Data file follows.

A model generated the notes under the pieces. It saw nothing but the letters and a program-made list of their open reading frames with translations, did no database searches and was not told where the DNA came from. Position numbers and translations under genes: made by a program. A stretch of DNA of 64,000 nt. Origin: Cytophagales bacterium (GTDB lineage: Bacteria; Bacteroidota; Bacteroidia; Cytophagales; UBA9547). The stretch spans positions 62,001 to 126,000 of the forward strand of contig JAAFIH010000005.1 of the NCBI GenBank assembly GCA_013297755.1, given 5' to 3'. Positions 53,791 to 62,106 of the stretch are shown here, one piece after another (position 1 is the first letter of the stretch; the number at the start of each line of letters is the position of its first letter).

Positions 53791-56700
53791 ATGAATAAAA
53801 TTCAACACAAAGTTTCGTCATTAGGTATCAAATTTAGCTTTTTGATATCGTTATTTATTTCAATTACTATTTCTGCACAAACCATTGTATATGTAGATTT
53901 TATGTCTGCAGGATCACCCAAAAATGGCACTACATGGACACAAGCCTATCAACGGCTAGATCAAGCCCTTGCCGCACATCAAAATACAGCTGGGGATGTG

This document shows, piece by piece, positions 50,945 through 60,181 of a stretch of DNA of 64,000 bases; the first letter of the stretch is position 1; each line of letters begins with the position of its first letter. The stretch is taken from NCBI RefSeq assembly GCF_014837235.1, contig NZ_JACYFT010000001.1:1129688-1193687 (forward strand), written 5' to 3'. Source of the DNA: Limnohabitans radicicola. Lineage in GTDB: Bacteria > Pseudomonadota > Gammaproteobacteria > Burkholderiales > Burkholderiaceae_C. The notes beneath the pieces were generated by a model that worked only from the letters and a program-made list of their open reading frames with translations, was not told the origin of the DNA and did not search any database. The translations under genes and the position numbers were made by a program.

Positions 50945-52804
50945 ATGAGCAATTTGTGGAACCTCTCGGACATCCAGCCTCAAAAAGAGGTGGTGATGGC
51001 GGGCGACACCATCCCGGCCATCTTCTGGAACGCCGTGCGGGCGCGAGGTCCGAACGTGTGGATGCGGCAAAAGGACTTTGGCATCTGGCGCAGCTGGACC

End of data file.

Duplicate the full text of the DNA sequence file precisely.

A model generated the notes under the pieces. It saw nothing but the letters and a program-made list of their open reading frames with translations, did no database searches and was not told where the DNA came from. Position numbers and translations under genes: made by a program. A stretch of DNA of 64,000 nt. Origin: Cytophagales bacterium (GTDB lineage: Bacteria; Bacteroidota; Bacteroidia; Cytophagales; UBA9547). The stretch spans positions 62,001 to 126,000 of the forward strand of contig JAAFIH010000005.1 of the NCBI GenBank assembly GCA_013297755.1, given 5' to 3'. Positions 53,791 to 62,106 of the stretch are shown here, one piece after another (position 1 is the first letter of the stretch; the number at the start of each line of letters is the position of its first letter).

Positions 53791-56700
53791 ATGAATAAAA
53801 TTCAACACAAAGTTTCGTCATTAGGTATCAAATTTAGCTTTTTGATATCGTTATTTATTTCAATTACTATTTCTGCACAAACCATTGTATATGTAGATTT
53901 TATGTCTGCAGGATCACCCAAAAATGGCACTACATGGACACAAGCCTATCAACGGCTAGATCAAGCCCTTGCCGCACATCAAAATACAGCTGGGGATGTG

This document shows, piece by piece, positions 50,945 through 60,181 of a stretch of DNA of 64,000 bases; the first letter of the stretch is position 1; each line of letters begins with the position of its first letter. The stretch is taken from NCBI RefSeq assembly GCF_014837235.1, contig NZ_JACYFT010000001.1:1129688-1193687 (forward strand), written 5' to 3'. Source of the DNA: Limnohabitans radicicola. Lineage in GTDB: Bacteria > Pseudomonadota > Gammaproteobacteria > Burkholderiales > Burkholderiaceae_C. The notes beneath the pieces were generated by a model that worked only from the letters and a program-made list of their open reading frames with translations, was not told the origin of the DNA and did not search any database. The translations under genes and the position numbers were made by a program.

Positions 50945-52804
50945 ATGAGCAATTTGTGGAACCTCTCGGACATCCAGCCTCAAAAAGAGGTGGTGATGGC
51001 GGGCGACACCATCCCGGCCATCTTCTGGAACGCCGTGCGGGCGCGAGGTCCGAACGTGTGGATGCGGCAAAAGGACTTTGGCATCTGGCGCAGCTGGACC